Top critical review
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Excellent - with some reservations
on 12 April 2013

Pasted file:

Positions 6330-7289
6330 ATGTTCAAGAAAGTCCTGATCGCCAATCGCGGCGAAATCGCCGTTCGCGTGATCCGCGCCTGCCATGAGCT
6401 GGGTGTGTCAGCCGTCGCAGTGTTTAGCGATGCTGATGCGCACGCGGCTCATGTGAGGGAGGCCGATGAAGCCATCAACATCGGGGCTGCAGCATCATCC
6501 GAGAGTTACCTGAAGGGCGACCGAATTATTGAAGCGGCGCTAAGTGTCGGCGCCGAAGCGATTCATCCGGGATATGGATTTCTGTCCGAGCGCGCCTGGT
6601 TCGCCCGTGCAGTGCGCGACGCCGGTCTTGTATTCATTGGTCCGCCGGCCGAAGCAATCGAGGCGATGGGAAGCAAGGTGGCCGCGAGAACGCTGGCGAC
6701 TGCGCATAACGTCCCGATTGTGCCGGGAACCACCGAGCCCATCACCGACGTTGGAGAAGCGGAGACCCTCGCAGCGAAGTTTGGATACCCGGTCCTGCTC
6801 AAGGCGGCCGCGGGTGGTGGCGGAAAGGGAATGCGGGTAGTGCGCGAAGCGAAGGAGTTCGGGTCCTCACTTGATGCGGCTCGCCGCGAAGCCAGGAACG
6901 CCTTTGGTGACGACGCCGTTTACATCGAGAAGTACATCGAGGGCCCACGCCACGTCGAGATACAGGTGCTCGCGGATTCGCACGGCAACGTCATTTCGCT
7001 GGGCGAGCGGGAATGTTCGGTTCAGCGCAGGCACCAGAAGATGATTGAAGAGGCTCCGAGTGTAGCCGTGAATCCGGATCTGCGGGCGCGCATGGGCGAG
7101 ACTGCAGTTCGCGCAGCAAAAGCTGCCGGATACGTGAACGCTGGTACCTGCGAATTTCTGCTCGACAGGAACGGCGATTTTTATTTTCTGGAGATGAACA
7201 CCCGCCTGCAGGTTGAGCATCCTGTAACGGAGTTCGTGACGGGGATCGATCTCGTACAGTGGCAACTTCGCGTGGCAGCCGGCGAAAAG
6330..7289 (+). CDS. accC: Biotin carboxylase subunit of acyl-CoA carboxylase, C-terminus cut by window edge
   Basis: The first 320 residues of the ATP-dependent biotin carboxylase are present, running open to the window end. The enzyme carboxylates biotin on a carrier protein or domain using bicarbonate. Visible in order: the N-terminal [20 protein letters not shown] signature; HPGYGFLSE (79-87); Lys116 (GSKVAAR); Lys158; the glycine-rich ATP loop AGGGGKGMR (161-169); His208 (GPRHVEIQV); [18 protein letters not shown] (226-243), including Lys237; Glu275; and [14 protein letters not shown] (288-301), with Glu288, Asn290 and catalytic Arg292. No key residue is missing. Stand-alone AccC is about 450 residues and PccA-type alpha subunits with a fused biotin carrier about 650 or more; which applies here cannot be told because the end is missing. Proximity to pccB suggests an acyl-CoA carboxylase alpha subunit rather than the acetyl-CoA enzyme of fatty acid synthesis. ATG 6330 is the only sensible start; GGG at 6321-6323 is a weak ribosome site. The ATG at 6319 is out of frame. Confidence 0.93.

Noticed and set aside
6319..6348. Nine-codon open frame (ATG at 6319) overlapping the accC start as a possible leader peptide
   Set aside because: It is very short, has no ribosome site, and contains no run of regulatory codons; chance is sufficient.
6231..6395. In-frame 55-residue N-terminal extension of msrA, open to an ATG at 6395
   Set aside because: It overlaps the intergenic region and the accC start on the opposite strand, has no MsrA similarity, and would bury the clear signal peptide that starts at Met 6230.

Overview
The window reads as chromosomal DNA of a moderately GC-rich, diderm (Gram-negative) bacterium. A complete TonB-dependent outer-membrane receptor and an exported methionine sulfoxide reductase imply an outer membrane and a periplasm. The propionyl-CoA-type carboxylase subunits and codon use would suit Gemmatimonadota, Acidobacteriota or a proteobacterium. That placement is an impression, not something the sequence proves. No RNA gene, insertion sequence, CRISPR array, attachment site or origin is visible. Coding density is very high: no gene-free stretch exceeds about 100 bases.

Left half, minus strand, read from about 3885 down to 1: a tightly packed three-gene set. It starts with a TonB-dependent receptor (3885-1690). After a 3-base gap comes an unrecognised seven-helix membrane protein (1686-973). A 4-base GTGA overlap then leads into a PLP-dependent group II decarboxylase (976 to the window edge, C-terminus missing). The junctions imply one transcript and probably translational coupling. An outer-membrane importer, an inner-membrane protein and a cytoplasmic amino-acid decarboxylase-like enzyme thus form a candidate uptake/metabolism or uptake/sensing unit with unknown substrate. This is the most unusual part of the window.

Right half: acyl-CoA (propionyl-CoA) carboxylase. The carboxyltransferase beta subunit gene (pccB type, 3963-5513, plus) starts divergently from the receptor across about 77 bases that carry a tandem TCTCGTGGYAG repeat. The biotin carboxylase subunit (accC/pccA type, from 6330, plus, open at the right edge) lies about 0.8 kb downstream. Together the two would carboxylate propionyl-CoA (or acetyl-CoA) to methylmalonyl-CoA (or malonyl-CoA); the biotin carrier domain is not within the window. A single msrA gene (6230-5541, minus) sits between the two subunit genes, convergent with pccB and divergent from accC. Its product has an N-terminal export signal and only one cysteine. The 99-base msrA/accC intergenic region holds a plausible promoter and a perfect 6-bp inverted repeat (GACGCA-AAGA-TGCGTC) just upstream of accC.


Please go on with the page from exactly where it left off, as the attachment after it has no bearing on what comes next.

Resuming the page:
In many respects, Handsome Brute is a fine book. It is diligently researched, and unlike so much in the true crime genre, is never mawkish nor prurient, but rather, provides a genuinely empathetic portrait of the victims, which never wallows in the grisly details of their deaths. At its heart, this is also a thoughtful, serious attempt to understand Neville Heath's complexities: the forces and events that shaped him, and the impulses which drove him to commit his dreadful crimes. The Heath of Handsome Brute, is anything but one-dimensional. A letter written to his ex-wife in South Africa while he languishes in prison and his final days draw near, is eloquent and moving; reading it one has to remind oneself of the lives he has obliterated, and how he is the architect of his own grim fate. The final chapters - including O'Connor's description of Heath calmly heading to the gallows, and asking for a shot of whisky as a final request ("While you're about it, sir, you might make it a double") - are vividly drawn and sharply written. However, the flaw in this book, and for me, what prevents this being a five star review, is the poor editing and repetitive phrasing earlier on. For such a carefully researched book, it really could have been edited better. A far from exhaustive sample of some of the incessant repetitions that pepper the early chapters, and that in the end diminished my enjoyment of the book, include: Page 46 "... a new wave of crime was booming..", page 47 "..the black market was booming"; page 49 "... Two hand-tinted photographs [show] a stylish, good-looking and very happy family...", page 51 "..Their wedding photograph shows a stylish, happy couple..."; page 64 "Margery's situation was typical of many women's lives at the time...", page 66 "like many women at that time, Margery only drank beer.." and so it goes on. Handsome Brute is an excellent history of the period, and O'Connor's dogged research is admirable, but more care in the writing and editing could have elevated the book to the status of true crime classic.